3. I’m not a fan of consolation games. In my experience, once a team loses, they sort of check out mentally. But if you must have them, the four-day format is the better option.
    Possible solutions: a) keep the four-day tournament format combined with a rotating schedule; b) have the schools that are not travelling help to subsidize travel cost (or have teams stay in gyms); c) not that the state needs more Boards and Commissions, but the HHSAA needs help – the AD’s and Principals seem to be running the show. Chun, as the Executive Director, needs to make firm decisions. He may not always be liked for it, but at least he will be respected for it. The “Chun-der Blunder” is not all his fault, many AD’s and Principals probably had more to do with this than he did. However, someone needs to be the Apple or the Jay of Hawaii High School Athletics.


  2. Paper Crane February 12, 2015 2:27 am

    This is just unsafe and unhealthy and it’s not free too and any other way to provide/seek lodging is only uncomfortable/unrest all around especially for the players.


  3. Robert February 12, 2015 9:08 am

    Up next is High School Boys soccee playoffs in Maui,
    I’m sure the boys are gonna face the similar situation, even with lessons learned from the girls…
    I think it’s more of a headache to schedule playoffs off island, but that’s my 2cents.
    Problem is they only knew Sunday that yes! Ranked 2, 4, 6 travels… so everyone waiting for confirmation, only to book 4 days b4 the tournament? On a busy weekend?
    of course hotels going be booked…duh!
    So now the boys are guessing, are they gonna keep it the same? Or do we book thinking it might change? Parents what to make sure their child is safe, with basic essentials, of course they going speak up….. this is just plain crazy! ….


  4. exasperated February 12, 2015 5:05 pm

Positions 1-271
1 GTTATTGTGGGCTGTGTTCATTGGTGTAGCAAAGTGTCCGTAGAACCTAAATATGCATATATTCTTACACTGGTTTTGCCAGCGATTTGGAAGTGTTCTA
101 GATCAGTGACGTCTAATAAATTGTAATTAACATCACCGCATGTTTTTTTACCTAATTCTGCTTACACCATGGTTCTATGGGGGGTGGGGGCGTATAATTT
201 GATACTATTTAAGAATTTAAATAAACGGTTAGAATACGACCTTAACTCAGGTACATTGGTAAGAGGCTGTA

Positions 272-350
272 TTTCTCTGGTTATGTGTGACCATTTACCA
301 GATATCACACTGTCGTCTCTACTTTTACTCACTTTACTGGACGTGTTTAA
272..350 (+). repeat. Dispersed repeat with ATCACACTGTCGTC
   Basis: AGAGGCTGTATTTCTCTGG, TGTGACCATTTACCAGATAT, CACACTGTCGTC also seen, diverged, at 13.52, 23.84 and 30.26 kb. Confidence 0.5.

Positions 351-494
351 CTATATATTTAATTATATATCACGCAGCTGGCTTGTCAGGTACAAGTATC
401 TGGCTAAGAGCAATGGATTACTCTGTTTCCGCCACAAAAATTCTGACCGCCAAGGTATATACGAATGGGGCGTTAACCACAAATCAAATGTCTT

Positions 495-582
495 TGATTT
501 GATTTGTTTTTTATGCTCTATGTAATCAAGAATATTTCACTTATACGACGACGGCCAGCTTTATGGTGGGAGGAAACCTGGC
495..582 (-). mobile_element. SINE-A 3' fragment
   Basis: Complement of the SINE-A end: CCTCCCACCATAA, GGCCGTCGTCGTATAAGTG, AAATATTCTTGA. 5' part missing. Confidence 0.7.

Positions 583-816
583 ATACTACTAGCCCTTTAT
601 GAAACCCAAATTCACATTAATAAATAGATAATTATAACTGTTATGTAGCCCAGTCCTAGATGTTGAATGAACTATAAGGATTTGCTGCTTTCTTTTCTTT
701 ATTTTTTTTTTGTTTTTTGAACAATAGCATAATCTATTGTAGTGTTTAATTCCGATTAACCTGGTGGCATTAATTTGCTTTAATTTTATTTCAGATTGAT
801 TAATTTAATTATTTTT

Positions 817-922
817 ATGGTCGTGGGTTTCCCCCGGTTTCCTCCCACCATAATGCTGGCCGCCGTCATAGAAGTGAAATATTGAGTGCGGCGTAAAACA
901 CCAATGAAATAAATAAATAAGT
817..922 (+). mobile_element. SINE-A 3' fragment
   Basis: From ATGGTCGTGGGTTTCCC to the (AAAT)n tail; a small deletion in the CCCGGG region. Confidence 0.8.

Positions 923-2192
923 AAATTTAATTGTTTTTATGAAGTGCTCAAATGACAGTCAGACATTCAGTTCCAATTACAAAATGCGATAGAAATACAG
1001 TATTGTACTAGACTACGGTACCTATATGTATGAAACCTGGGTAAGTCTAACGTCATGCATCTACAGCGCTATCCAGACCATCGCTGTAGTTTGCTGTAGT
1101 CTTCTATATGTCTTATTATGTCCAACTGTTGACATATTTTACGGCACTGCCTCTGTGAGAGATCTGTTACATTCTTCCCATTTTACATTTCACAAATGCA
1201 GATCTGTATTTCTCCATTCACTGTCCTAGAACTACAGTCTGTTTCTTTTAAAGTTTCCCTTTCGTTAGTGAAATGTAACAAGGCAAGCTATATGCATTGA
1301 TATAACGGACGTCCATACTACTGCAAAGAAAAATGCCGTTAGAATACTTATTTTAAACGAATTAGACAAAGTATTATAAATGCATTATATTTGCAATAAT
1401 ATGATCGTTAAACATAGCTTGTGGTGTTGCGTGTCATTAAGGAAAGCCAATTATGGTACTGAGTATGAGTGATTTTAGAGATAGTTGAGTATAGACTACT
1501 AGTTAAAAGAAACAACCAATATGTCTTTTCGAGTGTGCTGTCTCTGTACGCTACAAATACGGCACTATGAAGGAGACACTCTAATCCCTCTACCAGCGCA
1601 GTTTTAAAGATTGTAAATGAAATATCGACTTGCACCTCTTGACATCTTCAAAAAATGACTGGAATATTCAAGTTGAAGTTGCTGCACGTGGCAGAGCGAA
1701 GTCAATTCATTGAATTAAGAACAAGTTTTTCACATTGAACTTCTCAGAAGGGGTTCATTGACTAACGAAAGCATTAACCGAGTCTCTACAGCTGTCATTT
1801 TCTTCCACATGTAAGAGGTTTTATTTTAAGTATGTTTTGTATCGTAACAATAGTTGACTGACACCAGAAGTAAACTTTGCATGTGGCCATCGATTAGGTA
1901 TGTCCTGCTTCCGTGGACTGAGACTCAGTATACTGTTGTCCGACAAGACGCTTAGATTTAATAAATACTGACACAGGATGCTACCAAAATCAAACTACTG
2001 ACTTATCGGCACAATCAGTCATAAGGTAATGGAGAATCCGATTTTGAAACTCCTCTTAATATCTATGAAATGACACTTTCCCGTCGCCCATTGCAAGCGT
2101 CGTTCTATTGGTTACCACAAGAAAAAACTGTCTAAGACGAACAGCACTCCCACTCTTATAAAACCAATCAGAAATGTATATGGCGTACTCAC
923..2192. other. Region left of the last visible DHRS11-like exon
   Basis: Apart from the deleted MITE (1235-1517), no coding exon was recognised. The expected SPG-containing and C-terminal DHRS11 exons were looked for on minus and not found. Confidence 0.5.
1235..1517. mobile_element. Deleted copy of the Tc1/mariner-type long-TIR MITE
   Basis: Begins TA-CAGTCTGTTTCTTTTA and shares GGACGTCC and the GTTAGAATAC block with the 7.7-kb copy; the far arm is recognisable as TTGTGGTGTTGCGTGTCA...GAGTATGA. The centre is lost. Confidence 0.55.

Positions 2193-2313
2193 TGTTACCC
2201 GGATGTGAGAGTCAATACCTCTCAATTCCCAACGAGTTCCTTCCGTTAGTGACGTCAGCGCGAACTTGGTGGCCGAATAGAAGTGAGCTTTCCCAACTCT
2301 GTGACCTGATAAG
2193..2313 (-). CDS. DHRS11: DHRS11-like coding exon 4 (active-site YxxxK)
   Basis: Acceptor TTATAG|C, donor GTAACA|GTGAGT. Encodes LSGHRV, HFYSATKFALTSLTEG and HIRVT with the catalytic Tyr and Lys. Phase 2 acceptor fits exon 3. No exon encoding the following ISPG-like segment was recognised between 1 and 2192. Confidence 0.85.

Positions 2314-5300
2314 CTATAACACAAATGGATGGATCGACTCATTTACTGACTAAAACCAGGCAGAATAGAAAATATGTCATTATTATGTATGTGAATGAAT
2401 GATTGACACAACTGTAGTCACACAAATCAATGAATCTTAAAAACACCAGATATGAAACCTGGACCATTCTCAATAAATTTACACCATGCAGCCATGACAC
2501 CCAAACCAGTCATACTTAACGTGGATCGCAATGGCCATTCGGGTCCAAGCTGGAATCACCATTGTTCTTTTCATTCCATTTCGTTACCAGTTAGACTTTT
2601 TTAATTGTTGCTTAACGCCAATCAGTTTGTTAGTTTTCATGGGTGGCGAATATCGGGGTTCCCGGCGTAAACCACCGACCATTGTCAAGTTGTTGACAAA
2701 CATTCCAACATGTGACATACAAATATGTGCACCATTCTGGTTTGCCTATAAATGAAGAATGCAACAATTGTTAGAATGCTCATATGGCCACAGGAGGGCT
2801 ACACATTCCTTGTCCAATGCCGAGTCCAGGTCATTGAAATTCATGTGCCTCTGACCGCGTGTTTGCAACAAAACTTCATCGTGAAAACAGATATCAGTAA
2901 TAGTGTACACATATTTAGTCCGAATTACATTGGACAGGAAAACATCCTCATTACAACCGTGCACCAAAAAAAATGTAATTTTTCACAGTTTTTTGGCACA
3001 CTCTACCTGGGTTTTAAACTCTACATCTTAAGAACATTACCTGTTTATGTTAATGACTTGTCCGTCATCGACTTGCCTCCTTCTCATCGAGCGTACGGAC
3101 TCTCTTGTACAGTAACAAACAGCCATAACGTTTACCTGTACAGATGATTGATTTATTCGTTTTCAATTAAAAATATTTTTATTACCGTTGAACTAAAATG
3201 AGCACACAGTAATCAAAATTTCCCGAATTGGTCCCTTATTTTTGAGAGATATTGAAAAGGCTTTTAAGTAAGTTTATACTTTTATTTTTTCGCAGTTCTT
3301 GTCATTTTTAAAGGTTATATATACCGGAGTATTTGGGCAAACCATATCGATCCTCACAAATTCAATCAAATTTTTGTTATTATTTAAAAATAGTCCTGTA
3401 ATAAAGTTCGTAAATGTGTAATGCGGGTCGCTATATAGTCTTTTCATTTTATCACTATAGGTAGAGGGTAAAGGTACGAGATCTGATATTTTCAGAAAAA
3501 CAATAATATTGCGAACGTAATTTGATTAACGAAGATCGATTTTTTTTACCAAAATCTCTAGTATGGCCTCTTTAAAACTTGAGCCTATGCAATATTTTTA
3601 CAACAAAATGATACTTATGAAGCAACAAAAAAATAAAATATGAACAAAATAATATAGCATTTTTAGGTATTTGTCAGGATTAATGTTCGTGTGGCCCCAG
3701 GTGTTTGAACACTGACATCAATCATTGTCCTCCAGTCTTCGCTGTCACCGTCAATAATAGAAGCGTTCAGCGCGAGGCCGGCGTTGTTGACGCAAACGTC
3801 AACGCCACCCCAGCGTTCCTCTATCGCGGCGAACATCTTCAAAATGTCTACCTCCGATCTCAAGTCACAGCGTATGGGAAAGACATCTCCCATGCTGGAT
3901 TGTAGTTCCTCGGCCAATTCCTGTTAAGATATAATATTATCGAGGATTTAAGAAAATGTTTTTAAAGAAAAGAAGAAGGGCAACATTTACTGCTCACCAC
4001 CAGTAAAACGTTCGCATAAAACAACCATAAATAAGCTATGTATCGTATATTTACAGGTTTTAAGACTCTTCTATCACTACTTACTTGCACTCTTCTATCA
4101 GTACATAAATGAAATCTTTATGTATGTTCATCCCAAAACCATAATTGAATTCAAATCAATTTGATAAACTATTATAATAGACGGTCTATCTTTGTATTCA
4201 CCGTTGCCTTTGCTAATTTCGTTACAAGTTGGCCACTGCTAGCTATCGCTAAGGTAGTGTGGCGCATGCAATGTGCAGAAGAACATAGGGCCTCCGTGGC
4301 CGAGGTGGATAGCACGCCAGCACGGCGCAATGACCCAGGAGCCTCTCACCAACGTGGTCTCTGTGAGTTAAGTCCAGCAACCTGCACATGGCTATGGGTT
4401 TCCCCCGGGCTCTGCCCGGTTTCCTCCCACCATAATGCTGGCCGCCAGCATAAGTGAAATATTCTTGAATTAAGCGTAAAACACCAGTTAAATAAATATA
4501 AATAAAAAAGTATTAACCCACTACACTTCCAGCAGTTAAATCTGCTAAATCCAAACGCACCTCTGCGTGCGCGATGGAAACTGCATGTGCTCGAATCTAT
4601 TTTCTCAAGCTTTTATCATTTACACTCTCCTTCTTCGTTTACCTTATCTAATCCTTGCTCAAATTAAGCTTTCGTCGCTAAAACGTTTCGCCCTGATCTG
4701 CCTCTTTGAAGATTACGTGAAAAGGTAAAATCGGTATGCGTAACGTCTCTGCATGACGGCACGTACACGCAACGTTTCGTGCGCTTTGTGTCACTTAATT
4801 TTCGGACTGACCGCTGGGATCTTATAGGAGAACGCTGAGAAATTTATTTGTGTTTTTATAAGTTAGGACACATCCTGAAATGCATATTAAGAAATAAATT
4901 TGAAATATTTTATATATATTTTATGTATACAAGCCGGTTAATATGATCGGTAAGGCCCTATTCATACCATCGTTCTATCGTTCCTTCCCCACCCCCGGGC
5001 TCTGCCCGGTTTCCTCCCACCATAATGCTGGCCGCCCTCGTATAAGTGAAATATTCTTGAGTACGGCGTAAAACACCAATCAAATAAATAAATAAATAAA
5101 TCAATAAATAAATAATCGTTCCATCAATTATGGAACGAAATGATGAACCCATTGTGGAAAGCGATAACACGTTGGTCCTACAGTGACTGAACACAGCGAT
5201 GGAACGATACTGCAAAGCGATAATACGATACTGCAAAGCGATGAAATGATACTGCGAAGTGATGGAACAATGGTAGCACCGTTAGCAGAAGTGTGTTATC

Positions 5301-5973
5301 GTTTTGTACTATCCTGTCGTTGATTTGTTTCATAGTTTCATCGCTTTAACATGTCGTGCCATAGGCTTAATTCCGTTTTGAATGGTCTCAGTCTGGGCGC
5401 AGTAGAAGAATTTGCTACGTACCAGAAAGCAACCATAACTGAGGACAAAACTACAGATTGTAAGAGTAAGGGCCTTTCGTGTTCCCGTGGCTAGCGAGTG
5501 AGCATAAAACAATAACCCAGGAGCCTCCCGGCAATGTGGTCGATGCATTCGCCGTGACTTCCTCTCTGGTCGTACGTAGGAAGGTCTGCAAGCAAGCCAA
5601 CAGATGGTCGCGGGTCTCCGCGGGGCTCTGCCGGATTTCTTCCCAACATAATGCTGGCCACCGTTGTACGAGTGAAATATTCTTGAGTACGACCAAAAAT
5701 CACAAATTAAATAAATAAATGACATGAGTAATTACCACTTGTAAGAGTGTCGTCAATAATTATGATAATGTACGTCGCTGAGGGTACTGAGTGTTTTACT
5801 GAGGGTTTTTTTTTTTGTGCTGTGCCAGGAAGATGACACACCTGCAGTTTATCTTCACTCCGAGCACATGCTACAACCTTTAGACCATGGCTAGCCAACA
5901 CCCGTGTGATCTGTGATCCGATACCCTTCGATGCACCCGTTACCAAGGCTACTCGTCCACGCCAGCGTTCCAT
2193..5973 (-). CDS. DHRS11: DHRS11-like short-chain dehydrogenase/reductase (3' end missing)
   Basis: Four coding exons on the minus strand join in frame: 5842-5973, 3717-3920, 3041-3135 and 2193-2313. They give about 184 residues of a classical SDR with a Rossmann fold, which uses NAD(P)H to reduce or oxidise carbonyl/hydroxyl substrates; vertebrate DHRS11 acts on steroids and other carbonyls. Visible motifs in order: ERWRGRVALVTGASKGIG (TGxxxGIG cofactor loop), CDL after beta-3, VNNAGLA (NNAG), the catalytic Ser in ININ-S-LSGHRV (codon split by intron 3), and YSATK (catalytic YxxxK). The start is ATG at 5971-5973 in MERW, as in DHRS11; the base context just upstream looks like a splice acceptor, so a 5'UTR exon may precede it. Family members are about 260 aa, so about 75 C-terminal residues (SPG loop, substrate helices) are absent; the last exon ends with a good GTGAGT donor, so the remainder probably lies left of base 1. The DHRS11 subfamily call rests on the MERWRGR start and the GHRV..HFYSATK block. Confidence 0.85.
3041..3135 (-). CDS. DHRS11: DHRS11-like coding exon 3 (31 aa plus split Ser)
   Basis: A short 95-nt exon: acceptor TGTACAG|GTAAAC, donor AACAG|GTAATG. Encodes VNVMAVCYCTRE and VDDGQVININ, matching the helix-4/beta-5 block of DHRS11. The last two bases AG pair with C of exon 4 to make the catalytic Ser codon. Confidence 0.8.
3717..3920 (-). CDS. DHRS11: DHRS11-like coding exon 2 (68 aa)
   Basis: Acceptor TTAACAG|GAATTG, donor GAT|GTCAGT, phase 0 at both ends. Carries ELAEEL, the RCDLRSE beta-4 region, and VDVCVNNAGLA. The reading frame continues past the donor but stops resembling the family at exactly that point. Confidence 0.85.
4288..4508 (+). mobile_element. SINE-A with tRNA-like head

Agree with everyone above. Plus this problem: the soccer season for boys, anyway, is two weeks longer than its ever been making it almost impossible for kids who play soccer to really get a full, fair tryout for baseball. Swimmers, basketballers and wrestlers have a hard time with the overlap, too. All because Football dominates the fall schedule. SO many byes and countless playoff games, no other sport can really start until after Thanksgiving. Given that, why create a tournament system that’s makes things even longer?


  5. Paul Honda February 12, 2015 5:08 pm

    Actually, the football used to run into December. Administrators worked on moving the season up and shortening it the past few years.


  6. Sonofgun February 13, 2015 8:48 am

    i think the other issue is why not have the outter island team travel every year.

    1. At least they have a better chance of finding lodging.
    2. Most of the team slots in states are for Oahu teams anyway, there is less teams to travel.

    Also, I am not suggesting the outter island team eat all the costs. Try to spread a cost to each school to help offset for those who travel to Oahu. Now, there could be a question of home court advantage but Oahu is just better prepared to handle the groups. This isn’t rocket science.